It’s very good ponder-fodder, this development, especially after the pretty blatant high-octane beginning (as we say, there’s no particularly good reason why Jones and the Doctor should be riding a motorbike along the top of the Berlin Wall, but it makes for a great ‘in at the deep end’ pre-credits sequence), but perhaps fortunately, there’s not that long to contemplate the religio-social implications here, as out of the bright orange explosion come a squadron of soldiers. Marching soldiers whose image is at first unclear. Getting clearer as they march closer, and closer, and closer.

Did we mention that the story’s called Conversion? And that something that’s definitely not a comet is crashing into the Earth? Jusssst checking if we need to signpost the cliff-hanger here any more clearly for an audience of geeks.

Didn’t think so.

So is Conversion a particularly must-buy addition to your comic-book collection?

Hmm. Well, it starts a new phase of the story-arc, so if you don’t get it, you’ll be scratching your head pretty soon. Also, once we get to ancient Rome, yes, things getting solidly interesting, and of course the cliff-hanger’s pretty gorgeous. The beginning feels a little like fan button-pushing, if we’re honest, and there’s a degree to which a couple of footnotes feel like a slightly patronising history lesson. But if you get through them without them having put your back up, then yes, there’s potential here. It’s less edge-of-your-seat reading than some recent issues, but then it’s worth remembering that those issues were drawing a long story-arc to its conclusion whereas this, while it still has a few hangovers and hiccups left over from that arc, is beginning the ramp up all over again, so it’s necessarily going to be a slightly less intense affair.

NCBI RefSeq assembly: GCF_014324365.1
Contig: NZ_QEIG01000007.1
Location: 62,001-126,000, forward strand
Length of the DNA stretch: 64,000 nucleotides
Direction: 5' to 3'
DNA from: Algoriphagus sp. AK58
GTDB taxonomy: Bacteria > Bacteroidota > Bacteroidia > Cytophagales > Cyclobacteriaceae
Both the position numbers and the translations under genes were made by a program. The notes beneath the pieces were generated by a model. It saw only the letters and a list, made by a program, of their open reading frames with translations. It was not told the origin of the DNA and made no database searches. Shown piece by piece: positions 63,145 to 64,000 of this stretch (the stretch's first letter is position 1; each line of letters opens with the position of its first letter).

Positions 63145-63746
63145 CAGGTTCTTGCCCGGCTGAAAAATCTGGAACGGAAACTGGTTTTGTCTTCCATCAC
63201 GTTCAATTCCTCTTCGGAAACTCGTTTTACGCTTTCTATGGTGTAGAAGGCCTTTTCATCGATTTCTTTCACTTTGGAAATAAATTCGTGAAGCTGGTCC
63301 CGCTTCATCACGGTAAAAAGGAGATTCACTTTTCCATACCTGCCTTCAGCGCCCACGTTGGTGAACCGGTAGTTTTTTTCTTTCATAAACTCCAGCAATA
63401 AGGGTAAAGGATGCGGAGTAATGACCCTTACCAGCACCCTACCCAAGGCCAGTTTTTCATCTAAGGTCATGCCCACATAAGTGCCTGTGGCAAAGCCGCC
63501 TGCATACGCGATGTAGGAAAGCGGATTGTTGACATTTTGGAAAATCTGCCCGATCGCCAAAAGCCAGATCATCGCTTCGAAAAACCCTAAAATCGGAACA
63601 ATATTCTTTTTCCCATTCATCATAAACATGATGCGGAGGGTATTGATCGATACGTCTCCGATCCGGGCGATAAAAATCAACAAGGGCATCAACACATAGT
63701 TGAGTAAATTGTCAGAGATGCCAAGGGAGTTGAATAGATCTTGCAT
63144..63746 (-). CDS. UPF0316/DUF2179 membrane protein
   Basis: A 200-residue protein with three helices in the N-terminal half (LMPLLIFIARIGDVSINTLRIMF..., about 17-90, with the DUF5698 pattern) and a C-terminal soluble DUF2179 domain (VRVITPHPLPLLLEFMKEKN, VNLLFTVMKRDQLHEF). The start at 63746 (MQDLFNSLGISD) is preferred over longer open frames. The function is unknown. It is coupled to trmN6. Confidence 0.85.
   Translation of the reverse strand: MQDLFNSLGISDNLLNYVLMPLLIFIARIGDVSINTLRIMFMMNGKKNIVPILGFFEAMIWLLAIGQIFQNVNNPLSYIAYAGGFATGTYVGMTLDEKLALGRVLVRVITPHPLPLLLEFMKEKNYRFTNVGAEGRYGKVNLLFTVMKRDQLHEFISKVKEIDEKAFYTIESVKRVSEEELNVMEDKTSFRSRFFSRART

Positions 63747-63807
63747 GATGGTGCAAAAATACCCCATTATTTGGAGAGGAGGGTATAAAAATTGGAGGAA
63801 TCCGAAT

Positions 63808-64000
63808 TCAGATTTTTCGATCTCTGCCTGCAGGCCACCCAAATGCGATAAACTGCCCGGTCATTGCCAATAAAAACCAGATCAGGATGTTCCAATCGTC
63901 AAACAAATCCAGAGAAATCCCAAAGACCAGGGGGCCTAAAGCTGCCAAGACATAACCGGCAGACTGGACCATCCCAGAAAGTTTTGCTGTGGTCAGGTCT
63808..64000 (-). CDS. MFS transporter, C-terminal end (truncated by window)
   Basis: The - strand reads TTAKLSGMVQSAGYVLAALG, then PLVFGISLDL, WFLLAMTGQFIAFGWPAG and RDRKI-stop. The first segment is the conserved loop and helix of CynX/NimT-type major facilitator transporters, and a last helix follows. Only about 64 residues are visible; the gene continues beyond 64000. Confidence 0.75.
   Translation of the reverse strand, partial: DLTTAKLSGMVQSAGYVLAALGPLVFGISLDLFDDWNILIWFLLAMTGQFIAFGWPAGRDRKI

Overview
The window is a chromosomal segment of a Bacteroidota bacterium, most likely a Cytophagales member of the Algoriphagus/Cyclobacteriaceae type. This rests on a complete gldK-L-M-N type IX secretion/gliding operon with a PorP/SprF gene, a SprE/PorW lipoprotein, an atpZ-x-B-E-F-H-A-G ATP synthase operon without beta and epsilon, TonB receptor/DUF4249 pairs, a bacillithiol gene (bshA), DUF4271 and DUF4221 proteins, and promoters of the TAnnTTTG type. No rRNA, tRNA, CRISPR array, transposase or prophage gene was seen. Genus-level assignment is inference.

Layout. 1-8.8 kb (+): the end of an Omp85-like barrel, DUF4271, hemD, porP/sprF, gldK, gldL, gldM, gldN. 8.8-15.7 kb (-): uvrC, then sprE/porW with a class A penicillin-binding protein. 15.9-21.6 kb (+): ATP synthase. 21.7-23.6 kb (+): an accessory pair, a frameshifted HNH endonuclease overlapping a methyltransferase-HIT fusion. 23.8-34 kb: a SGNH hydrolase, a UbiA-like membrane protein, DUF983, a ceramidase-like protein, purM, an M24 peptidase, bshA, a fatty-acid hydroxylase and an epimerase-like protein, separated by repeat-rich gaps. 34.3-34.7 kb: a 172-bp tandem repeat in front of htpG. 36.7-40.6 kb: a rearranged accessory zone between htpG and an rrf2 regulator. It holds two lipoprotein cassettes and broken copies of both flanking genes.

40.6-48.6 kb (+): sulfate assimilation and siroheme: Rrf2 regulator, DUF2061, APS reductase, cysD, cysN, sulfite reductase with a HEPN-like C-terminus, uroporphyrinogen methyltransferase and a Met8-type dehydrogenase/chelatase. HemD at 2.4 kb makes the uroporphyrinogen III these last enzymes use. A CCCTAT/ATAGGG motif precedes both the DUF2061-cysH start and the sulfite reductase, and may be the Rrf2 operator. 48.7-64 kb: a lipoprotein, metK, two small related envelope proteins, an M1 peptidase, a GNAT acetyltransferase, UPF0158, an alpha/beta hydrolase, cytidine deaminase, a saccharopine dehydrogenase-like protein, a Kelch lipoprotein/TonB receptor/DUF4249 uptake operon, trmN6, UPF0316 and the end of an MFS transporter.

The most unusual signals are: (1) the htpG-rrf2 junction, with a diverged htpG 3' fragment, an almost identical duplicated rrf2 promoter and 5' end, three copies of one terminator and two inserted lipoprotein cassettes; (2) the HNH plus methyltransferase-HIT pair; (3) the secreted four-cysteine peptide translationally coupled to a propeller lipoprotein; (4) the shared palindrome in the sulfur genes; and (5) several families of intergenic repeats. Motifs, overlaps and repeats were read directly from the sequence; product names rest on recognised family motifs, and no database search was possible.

The artwork by Warren Pleece is functional and rather more traditional comic-strip than you might be used to from recent issues, and just occasionally, it feels a little laboured – a whole page of panels to deliver a manoeuvre with a motorbike in space feels a touch excessive, though it does add to the Bondish grandstanding chutzpah of the whole thing. Similarly, panels showing the not-a-comet plunging, plunging, PLUNGING towards the Earth could be seen as overkill, but again, they do reinforce the scale of the drama that’s about to unfold.

But if the beginning’s a little laboured and button-pushing, the mid-section sets up an intriguing dilemma and the ending runs off with it and delivers an additional surprise, even beyond our spoilerific hinting. So sure, why not invest in Conversion, Part 1 – it promises a lot of fun and adventure just around the corner.

The Eleventh Doctor #12 is released Wednesday May 20th. Check out an advance art preview here.

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Tony Fyler lives in a cave of wall-to-wall DVDs and Blu-Rays somewhere fairly nondescript in Wales, and never goes out to meet the "Real People". Who, Torchwood, Sherlock, Blake, Treks, Star Wars, obscure stuff from the 70s and 80s and comedy from the dawn of time mean he never has to. By day, he runs an editing house, largely as an excuse not to have to work for a living. He's currently writing a Book. With Pages and everything. Follow his progress at